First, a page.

America’s Top Lobbyists On Criminal Justice Reform- Legal? Proper?

"Oliver Twist." FDR wants more power...

"Oliver Twist." FDR wants more power from Congress. reorganization program executive branch.

As the legislative process picks up in many states, one common lobbyist will again take their leadership position at the statehouses.  The state Attorney General and local police chiefs will again move to the front of the line of “The People.”  And once again, their participation will prove a problematic separation of powers.  As most children learn in school: the Legislature, appointed by the People, makes the laws.  The Executive Branch, including prosecutors and police, enforce the laws.

For years I watched the full-time lobbyist of the Attorney General, their legislative specialist, testify against practically every attempt to reform the criminal justice system.  Every testimony was opposed to sentencing reductions, opposed to protections that would ensure more accurate identifications or confessions, opposed to every measure that might result in fewer prisoners such as the decriminalization of marijuana.  Meanwhile, they typically draft and submit about ten pieces of legislation that would result in sentencing enhancements, creation of new crimes, databases, restrictions, fees, or fines.  They have opposed opportunities for people being released from prison, and opportunities they might have once convicted.  This goes for associations of police chiefs, the state police, and individual police departments.  Advocates of community groups consider it a victory when the Executive Branch is silent, as it is inconceivable to hear them testify, “this law has gone too far,” or, more honestly, “my job is to enforce the laws you give me.”  When confronted on a personal level regarding a system universally declared to be broken, I have heard individual law enforcement officials say, “hey, I don’t make the laws.”  But don’t they?

Rhode Island’s Director of the Dept. of Corrections, A.T. Wall, is the longest serving director in the nation.  He always maintains the position, “My job is to deal with the prisoners you send me.”  His department rarely advocates for a position on legislation, and generally they merely testify in relation to prison finances or conditions.  Considering how society invests as little as possible in prisoners’ survival, it is not surprising that DOC officials and civil rights advocates are routine adversaries.  The position of an Executive Branch official, that “I enforce the laws you give me,” is respectable and proper.  Yet this view is all too rare.

Separation of Powers is a concept that is supposed to ensure this principal, that one body makes the laws while another enforces it.  Anyone who has ever done their own taxes can immediately figure out why accountants and lawyers write the tax code in such a Byzantine manner, “adding line 4c from Worksheet B to line 35 of Form 9962, and If A is not less…” There is an added element of job security.  A current Louisiana proposal for the state to buy up all the private prisons is contingent on those prisons being 90% full.  Presumably there would be a penalty if they are only 89% full or below.  Do we really want the Executive Branch to advise The People that this is a good deal when they have a financial incentive to incarcerate people?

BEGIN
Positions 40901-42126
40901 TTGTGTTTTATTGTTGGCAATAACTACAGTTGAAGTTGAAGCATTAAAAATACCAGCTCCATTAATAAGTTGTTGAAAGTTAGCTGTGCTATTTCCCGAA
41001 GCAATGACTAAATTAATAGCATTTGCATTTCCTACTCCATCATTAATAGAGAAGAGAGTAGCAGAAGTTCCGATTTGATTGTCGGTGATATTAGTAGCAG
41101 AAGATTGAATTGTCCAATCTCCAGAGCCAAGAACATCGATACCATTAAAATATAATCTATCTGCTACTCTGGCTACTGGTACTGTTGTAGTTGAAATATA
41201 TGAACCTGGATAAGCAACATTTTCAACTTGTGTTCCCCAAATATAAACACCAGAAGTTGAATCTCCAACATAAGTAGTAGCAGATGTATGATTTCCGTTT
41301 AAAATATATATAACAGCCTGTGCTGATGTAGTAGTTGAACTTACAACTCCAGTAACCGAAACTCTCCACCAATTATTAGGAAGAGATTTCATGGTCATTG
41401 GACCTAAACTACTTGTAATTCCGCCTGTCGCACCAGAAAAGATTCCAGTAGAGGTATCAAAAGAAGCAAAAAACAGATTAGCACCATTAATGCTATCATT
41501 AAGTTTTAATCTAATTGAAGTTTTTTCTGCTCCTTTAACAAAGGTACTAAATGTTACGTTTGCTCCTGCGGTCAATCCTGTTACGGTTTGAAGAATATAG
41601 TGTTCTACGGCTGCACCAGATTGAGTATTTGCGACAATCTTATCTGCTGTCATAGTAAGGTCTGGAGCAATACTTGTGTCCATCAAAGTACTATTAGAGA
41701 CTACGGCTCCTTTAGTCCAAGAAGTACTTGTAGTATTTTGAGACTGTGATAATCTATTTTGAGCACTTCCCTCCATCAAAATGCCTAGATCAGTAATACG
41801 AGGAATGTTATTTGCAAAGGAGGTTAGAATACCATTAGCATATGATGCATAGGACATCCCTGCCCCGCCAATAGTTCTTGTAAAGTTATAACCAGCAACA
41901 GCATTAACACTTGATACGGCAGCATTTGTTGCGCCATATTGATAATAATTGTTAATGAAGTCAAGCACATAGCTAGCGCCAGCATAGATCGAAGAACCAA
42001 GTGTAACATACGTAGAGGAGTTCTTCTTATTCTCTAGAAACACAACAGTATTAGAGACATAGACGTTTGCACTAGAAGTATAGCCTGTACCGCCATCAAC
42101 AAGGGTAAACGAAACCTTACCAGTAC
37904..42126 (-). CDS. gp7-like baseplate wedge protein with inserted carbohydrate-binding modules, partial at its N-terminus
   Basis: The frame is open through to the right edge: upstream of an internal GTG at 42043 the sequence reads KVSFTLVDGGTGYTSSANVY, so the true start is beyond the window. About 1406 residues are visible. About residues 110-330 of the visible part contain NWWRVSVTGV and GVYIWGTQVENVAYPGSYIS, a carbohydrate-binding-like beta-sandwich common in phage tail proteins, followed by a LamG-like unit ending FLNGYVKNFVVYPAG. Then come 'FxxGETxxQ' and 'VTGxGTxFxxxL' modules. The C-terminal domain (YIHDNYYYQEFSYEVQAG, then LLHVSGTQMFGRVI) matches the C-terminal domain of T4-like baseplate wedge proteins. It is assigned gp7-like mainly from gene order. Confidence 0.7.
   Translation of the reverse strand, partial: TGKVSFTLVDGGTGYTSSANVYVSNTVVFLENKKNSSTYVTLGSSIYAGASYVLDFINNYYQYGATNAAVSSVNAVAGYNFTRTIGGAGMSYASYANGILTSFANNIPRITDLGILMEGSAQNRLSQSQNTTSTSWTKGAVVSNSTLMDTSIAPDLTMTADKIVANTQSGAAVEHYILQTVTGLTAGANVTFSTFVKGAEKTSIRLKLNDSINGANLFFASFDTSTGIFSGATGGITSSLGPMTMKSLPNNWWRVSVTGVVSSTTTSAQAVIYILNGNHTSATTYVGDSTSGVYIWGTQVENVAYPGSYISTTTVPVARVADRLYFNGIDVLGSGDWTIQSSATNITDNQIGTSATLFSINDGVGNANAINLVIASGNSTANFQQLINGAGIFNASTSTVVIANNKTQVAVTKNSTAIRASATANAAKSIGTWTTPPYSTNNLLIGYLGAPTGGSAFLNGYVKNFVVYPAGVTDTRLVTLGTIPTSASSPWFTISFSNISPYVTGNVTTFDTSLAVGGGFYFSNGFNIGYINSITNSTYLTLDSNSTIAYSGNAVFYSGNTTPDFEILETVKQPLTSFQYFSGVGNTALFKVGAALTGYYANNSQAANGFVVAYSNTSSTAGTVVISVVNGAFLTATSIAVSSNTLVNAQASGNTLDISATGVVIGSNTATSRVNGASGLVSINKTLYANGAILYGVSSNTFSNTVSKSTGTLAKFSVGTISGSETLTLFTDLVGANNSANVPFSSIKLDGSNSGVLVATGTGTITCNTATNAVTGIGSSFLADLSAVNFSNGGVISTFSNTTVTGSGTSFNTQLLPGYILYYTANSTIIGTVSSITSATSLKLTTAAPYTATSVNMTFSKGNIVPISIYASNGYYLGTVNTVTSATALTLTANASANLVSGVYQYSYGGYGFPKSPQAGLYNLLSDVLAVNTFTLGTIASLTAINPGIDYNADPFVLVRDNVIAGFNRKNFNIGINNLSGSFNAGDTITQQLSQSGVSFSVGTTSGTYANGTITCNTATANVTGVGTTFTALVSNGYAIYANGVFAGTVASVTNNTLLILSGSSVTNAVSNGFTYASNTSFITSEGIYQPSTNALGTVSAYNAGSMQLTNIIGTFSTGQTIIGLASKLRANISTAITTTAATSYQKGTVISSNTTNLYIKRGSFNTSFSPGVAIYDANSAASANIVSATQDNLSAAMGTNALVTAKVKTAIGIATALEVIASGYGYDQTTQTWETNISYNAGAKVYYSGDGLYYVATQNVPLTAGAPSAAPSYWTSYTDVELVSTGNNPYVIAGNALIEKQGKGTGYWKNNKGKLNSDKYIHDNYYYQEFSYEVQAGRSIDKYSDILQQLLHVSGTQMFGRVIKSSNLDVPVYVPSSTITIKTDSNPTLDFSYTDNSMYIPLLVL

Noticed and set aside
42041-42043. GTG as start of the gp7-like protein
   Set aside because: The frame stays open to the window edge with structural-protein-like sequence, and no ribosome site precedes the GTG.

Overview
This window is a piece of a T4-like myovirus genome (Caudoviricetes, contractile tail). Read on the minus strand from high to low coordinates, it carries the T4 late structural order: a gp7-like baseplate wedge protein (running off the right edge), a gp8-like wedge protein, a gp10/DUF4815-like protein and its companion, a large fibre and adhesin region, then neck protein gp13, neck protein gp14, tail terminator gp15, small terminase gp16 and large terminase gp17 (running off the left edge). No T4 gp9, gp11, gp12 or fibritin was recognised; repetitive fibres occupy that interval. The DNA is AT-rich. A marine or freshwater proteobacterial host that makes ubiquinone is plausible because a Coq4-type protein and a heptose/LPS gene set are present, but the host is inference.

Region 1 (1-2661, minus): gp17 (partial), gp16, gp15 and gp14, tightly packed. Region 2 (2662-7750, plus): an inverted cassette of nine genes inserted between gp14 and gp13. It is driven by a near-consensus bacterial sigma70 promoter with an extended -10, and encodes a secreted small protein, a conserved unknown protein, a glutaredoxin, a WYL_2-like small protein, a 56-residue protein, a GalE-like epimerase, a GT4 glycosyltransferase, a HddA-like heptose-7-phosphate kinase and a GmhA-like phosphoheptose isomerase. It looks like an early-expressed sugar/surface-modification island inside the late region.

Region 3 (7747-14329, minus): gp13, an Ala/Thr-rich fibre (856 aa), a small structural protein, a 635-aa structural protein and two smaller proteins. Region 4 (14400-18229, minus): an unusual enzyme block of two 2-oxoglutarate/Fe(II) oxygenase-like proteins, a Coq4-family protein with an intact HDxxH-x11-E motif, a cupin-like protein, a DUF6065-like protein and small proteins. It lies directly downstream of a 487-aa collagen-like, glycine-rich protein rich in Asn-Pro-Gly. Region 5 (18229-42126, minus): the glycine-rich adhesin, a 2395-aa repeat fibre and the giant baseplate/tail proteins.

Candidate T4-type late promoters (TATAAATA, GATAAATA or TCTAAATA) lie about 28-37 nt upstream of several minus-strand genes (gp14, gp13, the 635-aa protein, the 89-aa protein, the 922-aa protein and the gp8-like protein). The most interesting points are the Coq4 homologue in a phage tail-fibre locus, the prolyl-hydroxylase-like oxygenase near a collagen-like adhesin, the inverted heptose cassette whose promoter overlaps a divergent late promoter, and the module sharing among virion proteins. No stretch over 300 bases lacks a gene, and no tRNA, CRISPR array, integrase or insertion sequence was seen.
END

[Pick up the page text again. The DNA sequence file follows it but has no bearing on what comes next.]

If public safety is being debated, it is that public which should be at the top of the consultation list, not the public safety officers.  Even more precisely, the bulk of police are in poor communities like South Providence or Mid-City New Orleans.  The bulk of arrested drug users, of arrested drug sellers, and victims of violence are residents of those communities.  It stands to reason that these are the bulk of People whose name is invoked for more and more “public safety.”  These people, their neighbors and families, should have first dibs on the microphone when Legislatures are struggling with new proposals to deal with crime and punishment in America.  These are the communities that the Attorneys General and the police are, theoretically, protecting and serving.  They are the “primary stakeholders.”  Who wants peace more than the mothers of sons caught in the cycle of violence?  Who wants healthy solutions to addiction more than the child of a serious drug user?  Noble ambitions aside, first in line should not be those whose primary connection to drugs and crime is their paycheck.

About Bruce Reilly

Bruce Reilly is the Deputy Director of Voice of the Ex-Offender in New Orleans, LA. He is a graduate of Tulane Law School and author of NewJack's Guide to the Big House. Much of his writing can be found on
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